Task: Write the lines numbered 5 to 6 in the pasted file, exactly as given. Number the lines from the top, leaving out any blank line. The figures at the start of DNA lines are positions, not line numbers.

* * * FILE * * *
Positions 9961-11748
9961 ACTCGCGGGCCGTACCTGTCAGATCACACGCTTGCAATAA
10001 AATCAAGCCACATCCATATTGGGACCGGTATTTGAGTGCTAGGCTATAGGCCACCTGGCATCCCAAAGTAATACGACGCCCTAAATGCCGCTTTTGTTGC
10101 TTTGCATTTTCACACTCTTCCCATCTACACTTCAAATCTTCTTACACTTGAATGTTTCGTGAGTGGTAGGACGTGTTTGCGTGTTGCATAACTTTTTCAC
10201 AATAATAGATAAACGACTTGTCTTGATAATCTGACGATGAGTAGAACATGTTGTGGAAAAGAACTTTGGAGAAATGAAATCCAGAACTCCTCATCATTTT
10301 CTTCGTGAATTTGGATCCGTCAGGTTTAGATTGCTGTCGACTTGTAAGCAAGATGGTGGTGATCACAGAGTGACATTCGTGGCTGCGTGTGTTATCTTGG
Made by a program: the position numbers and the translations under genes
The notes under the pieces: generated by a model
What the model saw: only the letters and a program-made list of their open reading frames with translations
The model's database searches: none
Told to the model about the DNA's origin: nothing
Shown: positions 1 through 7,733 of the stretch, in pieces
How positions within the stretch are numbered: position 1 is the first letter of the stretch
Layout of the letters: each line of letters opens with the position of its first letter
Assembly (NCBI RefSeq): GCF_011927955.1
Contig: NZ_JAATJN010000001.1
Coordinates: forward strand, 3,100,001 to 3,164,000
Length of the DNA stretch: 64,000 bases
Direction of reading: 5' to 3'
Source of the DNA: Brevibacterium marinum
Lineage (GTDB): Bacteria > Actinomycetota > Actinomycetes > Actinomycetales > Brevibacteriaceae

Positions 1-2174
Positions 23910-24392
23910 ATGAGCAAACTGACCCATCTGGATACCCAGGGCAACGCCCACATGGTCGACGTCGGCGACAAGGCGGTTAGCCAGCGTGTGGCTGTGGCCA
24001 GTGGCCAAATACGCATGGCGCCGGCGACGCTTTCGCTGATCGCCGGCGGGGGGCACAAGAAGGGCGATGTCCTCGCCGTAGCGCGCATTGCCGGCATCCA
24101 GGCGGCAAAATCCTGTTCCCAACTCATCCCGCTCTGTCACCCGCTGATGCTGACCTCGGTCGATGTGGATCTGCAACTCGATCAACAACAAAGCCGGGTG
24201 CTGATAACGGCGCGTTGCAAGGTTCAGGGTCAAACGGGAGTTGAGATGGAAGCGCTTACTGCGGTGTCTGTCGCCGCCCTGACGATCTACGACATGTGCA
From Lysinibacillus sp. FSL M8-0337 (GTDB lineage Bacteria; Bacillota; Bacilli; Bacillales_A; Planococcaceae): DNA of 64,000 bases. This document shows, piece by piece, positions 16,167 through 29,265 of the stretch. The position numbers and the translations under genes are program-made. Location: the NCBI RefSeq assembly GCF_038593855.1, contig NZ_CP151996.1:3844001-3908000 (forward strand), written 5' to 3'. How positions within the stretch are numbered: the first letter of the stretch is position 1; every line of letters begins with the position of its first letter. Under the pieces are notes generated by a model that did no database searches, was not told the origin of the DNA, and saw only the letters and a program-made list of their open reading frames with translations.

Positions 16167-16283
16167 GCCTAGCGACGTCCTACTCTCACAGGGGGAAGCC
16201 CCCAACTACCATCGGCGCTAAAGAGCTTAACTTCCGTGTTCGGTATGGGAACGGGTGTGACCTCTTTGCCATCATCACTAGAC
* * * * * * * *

10201 AATAATAGATAAACGACTTGTCTTGATAATCTGACGATGAGTAGAACATGTTGTGGAAAAGAACTTTGGAGAAATGAAATCCAGAACTCCTCATCATTTT
10301 CTTCGTGAATTTGGATCCGTCAGGTTTAGATTGCTGTCGACTTGTAAGCAAGATGGTGGTGATCACAGAGTGACATTCGTGGCTGCGTGTGTTATCTTGG